(5)  output is flushed.

              If  an  entry does not contain the information needed for any of
              these activities, that activity will silently be skipped.

       reset  This is similar to init, with two differences:

              (1)  before any other initialization, the terminal modes will be
                   reset to a "sane" state:

                   o   set cooked and echo modes,

                   o   turn off cbreak and raw modes,

                   o   turn on newline translation and

                   o   reset  any  unset  special  characters to their default
                       values

              (2)  Instead of putting out initialization strings,  the  termi-
                   nal's  reset  strings  will be output if present (rs1, rs2,
                   rs3, rf).  If the reset strings are not present,  but  ini-
                   tialization strings are, the initialization strings will be
                   output.

              Otherwise, reset acts identically to init.

       longname
              If the terminal database is present and an entry for the  user's
              terminal  exists  (see  -Ttype above), then the long name of the
              terminal will be put out.  The long name is the last name in the
              first  line  of the terminal's description in the terminfo data-
              base [see term(5)].


Aliases

       tput handles the clear, init and reset commands  specially:  it  allows
       for the possibility that it is invoked by a link with those names.

       If  tput  is invoked by a link named reset, this has the same effect as
       tput reset.  The tset(1) utility also treats a link  named  reset  spe-
       cially.

       Before ncurses 6.1, the two utilities were different from each other:

       o   tset  utility  reset the terminal modes and special characters (not
           done with tput).

       o   On the other hand, tset's repertoire of terminal  capabilities  for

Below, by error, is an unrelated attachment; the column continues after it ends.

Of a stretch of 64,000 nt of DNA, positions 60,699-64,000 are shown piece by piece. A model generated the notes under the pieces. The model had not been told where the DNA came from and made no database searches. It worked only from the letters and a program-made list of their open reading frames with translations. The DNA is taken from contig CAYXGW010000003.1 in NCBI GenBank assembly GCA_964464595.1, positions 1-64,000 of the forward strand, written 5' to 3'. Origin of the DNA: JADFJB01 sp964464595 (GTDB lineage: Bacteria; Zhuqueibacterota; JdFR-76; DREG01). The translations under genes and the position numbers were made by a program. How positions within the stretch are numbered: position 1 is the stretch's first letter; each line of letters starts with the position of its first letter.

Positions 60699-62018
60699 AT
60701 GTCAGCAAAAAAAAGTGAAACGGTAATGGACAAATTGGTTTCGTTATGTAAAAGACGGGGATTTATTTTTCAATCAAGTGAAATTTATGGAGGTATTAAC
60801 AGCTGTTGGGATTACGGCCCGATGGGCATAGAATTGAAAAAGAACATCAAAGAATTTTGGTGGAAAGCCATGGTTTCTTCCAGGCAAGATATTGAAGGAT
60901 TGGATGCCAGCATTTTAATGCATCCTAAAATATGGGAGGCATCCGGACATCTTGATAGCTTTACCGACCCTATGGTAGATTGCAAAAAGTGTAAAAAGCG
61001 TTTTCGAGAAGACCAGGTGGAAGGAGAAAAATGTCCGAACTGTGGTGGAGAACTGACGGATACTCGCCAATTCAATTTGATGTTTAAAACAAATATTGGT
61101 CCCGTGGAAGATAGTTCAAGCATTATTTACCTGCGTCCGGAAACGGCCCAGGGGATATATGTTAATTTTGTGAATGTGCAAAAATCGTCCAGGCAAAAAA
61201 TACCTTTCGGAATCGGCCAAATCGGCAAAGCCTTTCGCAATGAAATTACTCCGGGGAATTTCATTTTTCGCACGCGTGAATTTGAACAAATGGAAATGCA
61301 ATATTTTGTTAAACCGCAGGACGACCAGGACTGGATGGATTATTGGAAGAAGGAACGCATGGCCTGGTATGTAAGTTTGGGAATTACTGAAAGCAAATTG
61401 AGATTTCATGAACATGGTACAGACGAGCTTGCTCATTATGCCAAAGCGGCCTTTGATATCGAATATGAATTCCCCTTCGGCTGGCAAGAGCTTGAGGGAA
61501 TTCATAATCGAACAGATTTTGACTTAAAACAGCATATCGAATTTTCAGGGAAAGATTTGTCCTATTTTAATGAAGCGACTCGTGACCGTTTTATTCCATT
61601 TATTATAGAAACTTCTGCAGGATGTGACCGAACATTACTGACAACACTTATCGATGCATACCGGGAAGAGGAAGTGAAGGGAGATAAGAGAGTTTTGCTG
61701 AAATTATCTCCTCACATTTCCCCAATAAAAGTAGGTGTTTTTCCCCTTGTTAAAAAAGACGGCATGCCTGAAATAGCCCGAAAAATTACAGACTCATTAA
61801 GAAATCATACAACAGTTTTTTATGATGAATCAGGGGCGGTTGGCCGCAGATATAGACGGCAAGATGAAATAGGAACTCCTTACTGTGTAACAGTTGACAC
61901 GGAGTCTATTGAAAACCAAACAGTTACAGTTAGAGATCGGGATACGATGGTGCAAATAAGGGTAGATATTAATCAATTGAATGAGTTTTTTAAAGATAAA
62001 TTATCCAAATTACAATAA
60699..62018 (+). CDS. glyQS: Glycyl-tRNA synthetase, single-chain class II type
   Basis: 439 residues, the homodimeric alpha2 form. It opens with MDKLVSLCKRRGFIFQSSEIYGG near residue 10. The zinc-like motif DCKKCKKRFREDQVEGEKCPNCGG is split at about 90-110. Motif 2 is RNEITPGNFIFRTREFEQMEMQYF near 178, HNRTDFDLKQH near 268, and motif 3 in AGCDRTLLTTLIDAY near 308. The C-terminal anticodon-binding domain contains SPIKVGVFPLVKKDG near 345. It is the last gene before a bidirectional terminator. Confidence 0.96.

resetting  the terminal was more limited, i.e., only reset_1string,
           reset_2string and reset_file in contrast to the tab-stops and  mar-
           gins which are set by this utility.

       o   The  reset  program  is  usually an alias for tset, because of this
           difference with resetting terminal modes and special characters.

       With the changes made for ncurses 6.1, the reset  feature  of  the  two
       programs is (mostly) the same.  A few differences remain:

       o   The  tset  program waits one second when resetting, in case it hap-
           pens to be a hardware terminal.

       o   The two programs write the terminal initialization strings to  dif-
           ferent  streams (i.e., the standard error for tset and the standard
           output for tput).

           Note: although these programs write to different streams, redirect-
           ing their output to a file will capture only part of their actions.
           The changes to the terminal modes are not affected  by  redirecting
           the output.

       If  tput  is  invoked by a link named init, this has the same effect as
       tput init.  Again, you are less likely to use that link because another
       program named init has a more well-established use.


Terminal Size

       Besides  the  special  commands (e.g., clear), tput treats certain ter-
       minfo  capabilities  specially:  lines   and   columns.    tput   calls
       setupterm(3x) to obtain the terminal size:

       o   first, it gets the size from the terminal database (which generally
           is not provided for terminal emulators which do not  have  a  fixed
           window size)

       o   then  it  asks  the operating system for the terminal's size (which
           generally works, unless connecting via a serial line which does not
           support NAWS: negotiations about window size).

       o   finally,  it  inspects  the environment variables LINES and COLUMNS
           which may override the terminal size.

       If the -T option is given tput ignores  the  environment  variables  by
       calling   use_tioctl(TRUE),  relying  upon  the  operating  system  (or
       finally, the terminal database).


EXAMPLES

       tput init
            Initialize the terminal according to the type of terminal  in  the
            environmental  variable  TERM.  This command should be included in
            everyone's .profile after the environmental variable TERM has been
            exported, as illustrated on the profile(5) manual page.

       tput -T5620 reset
            Reset  an  AT&T  5620 terminal, overriding the type of terminal in
            the environmental variable TERM.

       tput cup 0 0
            Send the sequence to move the cursor to row 0, column 0 (the upper
            left  corner  of  the  screen,  usually known as the "home" cursor
            position).

       tput clear
            Echo the clear-screen sequence for the current terminal.

       tput cols
            Print the number of columns for the current terminal.

       tput -T450 cols
            Print the number of columns for the 450 terminal.

       bold=`tput smso` offbold=`tput rmso`
            Set the shell variables bold, to begin  stand-out  mode  sequence,
            and offbold, to end standout mode sequence, for the current termi-